“I joined the Archery Club, the Gender Sexuality Alliance Club, the Women’s Alliance Club, the Thespian Troupe,” where she acted, sang and danced in school musicals and plays over three years.

The musicals “Ranked” and “Rock of Ages” were favorites, and the other plays included “Pride and Prejudice,” “Prom” and this year’s play, “Dracula.”

Alee also volunteered as a student ambassador, helping eighth and ninth graders with their transition to high school. Any advice to those students?

“You get out of this place what you put into it.”

That means get involved in extra curriculars, get to know your teachers, take advantage of opportunities at NHS – which is exactly what Alee has done.

Taking rigorous International Baccalaureate courses on the way to an IB Diploma also has helped Alee prepare for college-level work.

“I think it’s definitely helped me grow as a student and a learner, as much as I complain about it … I have worked hard, I’ve done everything by the book, by the rules, to this point, and I really want to be more spontaneous going forward.”

That means studying abroad while at Iowa, or possibly taking a gap year before college graduation.

“Like my parents, I really want to travel,” says Alee, who speaks Spanish and is learning German. “I really want to explore everything that this world has to offer.”

Angel Toribo — From a rough start to an IB diploma

For Angel Toribo, the distance from starting NHS as a freshman in 2020 to graduation this month is measured in a magnitude far bigger than four years.

NHS 2024 grad Angel Toribo.

“I’ve got to be honest, I had a very rocky start my freshman year,” Angel says. “It was during COVID. It was all online. In my first semester, I got two Ds in Engineering and French,” he says.

That first semester struggle, however, lit a fire under Angel that sparked not only an impressive academic recovery but also propelled him to achieve personal goals. His grades quickly improved by the second semester, and his GPA continued to rise throughout high school to the point that he enrolled in rigorous International Baccalaureate courses and on track to earn an IB diploma.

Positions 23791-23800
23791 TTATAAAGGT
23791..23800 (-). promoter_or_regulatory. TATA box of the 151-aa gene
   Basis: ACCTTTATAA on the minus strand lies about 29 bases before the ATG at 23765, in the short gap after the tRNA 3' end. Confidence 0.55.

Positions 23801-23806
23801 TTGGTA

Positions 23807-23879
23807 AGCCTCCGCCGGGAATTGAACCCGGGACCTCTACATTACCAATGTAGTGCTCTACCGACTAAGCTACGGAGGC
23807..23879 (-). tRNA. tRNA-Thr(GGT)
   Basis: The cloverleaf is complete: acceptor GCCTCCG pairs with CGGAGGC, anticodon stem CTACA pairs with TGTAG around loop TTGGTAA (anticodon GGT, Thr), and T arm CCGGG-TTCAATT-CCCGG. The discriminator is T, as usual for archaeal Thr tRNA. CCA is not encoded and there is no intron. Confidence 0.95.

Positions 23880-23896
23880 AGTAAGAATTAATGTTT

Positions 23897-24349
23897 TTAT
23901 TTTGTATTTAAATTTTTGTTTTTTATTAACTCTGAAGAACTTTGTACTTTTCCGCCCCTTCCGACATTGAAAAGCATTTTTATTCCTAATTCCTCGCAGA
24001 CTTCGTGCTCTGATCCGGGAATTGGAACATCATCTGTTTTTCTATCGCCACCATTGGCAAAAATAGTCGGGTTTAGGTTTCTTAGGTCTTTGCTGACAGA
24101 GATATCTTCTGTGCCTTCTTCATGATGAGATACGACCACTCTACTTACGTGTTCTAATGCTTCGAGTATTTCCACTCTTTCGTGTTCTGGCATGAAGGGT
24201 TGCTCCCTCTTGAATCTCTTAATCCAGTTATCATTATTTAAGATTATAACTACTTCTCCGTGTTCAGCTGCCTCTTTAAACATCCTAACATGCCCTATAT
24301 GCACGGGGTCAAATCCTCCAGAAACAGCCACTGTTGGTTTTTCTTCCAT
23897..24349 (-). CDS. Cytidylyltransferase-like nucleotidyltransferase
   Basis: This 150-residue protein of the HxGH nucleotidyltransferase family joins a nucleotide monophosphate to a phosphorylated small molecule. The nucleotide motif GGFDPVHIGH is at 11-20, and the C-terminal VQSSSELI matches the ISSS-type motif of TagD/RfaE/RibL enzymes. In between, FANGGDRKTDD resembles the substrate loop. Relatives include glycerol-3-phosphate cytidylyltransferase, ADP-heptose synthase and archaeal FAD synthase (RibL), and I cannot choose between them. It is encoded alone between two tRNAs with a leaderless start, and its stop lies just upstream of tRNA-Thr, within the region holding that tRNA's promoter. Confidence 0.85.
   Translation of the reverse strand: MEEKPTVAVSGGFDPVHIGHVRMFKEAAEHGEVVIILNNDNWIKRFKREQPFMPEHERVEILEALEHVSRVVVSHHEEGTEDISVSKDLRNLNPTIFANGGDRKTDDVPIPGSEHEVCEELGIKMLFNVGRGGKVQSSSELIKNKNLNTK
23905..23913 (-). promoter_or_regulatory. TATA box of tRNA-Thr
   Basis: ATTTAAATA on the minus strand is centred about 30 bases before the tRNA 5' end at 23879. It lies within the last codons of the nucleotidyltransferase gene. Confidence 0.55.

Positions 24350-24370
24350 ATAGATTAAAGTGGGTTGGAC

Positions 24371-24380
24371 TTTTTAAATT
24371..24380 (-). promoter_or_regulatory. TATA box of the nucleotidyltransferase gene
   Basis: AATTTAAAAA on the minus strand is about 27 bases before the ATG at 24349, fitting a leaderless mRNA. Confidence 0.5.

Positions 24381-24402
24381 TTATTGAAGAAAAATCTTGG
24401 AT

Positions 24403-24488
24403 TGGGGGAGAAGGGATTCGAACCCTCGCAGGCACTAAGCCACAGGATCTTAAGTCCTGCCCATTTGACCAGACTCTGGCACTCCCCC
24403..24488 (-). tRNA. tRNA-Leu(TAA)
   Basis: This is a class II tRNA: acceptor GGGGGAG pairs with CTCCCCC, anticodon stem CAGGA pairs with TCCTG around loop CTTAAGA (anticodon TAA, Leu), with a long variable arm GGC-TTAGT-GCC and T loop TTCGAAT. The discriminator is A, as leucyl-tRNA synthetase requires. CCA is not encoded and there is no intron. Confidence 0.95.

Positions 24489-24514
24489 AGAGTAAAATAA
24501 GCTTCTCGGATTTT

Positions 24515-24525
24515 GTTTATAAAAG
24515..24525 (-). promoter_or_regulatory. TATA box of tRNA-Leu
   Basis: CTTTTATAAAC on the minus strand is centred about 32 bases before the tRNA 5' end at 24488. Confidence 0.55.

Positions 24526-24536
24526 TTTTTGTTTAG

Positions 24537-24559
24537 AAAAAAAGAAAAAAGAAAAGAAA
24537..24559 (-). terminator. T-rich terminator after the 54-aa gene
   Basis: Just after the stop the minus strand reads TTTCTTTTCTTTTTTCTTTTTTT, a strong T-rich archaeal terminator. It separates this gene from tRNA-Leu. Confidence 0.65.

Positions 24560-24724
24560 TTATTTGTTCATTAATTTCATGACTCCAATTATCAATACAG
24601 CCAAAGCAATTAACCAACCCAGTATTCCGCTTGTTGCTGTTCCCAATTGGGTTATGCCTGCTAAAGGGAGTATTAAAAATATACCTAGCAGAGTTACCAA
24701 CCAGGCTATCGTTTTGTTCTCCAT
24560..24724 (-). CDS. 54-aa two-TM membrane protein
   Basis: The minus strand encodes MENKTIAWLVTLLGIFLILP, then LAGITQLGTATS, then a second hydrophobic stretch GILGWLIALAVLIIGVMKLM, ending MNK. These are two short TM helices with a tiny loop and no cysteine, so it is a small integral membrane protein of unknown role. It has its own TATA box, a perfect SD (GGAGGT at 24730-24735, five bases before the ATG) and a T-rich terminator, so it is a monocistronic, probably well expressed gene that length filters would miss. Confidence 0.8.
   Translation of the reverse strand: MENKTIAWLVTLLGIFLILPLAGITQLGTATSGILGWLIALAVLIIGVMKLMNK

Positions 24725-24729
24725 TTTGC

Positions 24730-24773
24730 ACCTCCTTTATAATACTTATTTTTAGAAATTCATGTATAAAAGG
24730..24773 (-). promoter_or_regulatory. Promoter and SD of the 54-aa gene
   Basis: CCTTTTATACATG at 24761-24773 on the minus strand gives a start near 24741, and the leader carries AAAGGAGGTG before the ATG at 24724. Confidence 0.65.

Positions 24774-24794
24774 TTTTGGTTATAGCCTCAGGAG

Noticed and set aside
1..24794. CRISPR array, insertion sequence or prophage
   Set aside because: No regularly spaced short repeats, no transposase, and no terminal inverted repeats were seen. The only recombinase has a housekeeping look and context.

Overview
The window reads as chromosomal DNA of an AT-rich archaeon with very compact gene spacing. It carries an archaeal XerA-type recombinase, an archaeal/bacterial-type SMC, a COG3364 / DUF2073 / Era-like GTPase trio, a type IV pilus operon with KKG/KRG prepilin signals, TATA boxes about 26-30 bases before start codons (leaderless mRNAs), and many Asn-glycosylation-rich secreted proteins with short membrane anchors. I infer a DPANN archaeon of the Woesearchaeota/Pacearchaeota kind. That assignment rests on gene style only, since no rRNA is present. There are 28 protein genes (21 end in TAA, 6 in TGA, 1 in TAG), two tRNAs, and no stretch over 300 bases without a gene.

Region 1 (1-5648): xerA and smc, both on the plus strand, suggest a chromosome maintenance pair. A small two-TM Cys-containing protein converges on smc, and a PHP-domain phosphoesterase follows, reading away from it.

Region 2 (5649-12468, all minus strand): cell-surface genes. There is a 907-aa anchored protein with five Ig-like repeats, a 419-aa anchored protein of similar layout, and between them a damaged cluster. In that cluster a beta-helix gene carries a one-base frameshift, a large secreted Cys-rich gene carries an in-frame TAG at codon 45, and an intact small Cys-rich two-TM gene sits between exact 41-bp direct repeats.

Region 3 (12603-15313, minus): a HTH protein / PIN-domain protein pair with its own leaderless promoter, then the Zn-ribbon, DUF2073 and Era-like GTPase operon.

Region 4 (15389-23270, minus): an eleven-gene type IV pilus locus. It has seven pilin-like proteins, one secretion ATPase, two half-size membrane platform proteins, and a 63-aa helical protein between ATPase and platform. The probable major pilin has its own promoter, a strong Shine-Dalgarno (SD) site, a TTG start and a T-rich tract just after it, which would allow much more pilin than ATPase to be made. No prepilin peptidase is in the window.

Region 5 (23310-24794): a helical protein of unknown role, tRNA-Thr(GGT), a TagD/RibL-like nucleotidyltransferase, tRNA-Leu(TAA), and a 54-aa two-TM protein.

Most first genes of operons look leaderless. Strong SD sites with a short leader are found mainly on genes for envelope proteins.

“It was important to me to continue my education at a higher level and go to college … I wanted to show what I am capable of.”

He was also capable of setting an ambitious personal goal. Through determination and discipline, he put himself on a strict diet and fitness regimen and lost 75 pounds in the past eight months.

“In my junior year when I was playing football, I was up to 280, and now I’ve been able to reach my goal weight of around 200 pounds.”

Angel was born and raised in Colorado and lives in Montbello with his brother and parents, who came to the United States from Mexico and became naturalized citizens. His father works for a metal fabrication company and his mother is in logistics for a pharmaceutical firm.

“My parents are work oriented,” he says, and passed down a strong work ethic to their children.

Northfield High offers about a third of its enrollment of nearly 2,100 to students outside the neighborhood attendance area. Angel is one of those students, and he chose NHS because its size creates opportunities for more activities, student organizations, internships and programs such as IB. At first, he felt out of place as a newcomer, with so many NHS students from the Central Park neighborhood gravitating to  cliques of friends that they grew up with.

Things got better over time. While the school is not as diverse as Montbello schools, he says NHS leaders organized multicultural events and programs to try to represent all student groups.

Besides IB, Angel has been a teacher’s assistant, acted in the school play “Dracula” and the musical “Rock of Ages,” and played football up until his senior year. Outside of school, he works as a Starbucks barista and will work this summer at his father’s company.

He has applied for eight scholarships to help pay for college and plans to attend Colorado State University in Fort Collins in the fall.

“IB taught me to be a better writer, and that has helped with my applications.’’

He plans to major in computer science. He already has learned to write code and intends to go deeper into artificial intelligence and machine learning at CSU.

“Everything is heading to AI … I realize that nowadays a lot of people and companies don’t seem to care about where the technology is leading, like with Chat GPT or deep fakes on social media. So I think we need to care more about the ethical side of things.”

For example, developing skills in web security is a field that has long interested him.

“It’s kind of funny because when I was younger, I would hack on to video games (rather than buy them),” he remembers. “I realized, ‘wait a minute, I could make money doing this.’ That’s what jumpstarted my thinking about computer careers.”

(The Foundation for Sustainable Urban Communities gives grants to the Northfield High School International Baccalaureate program.)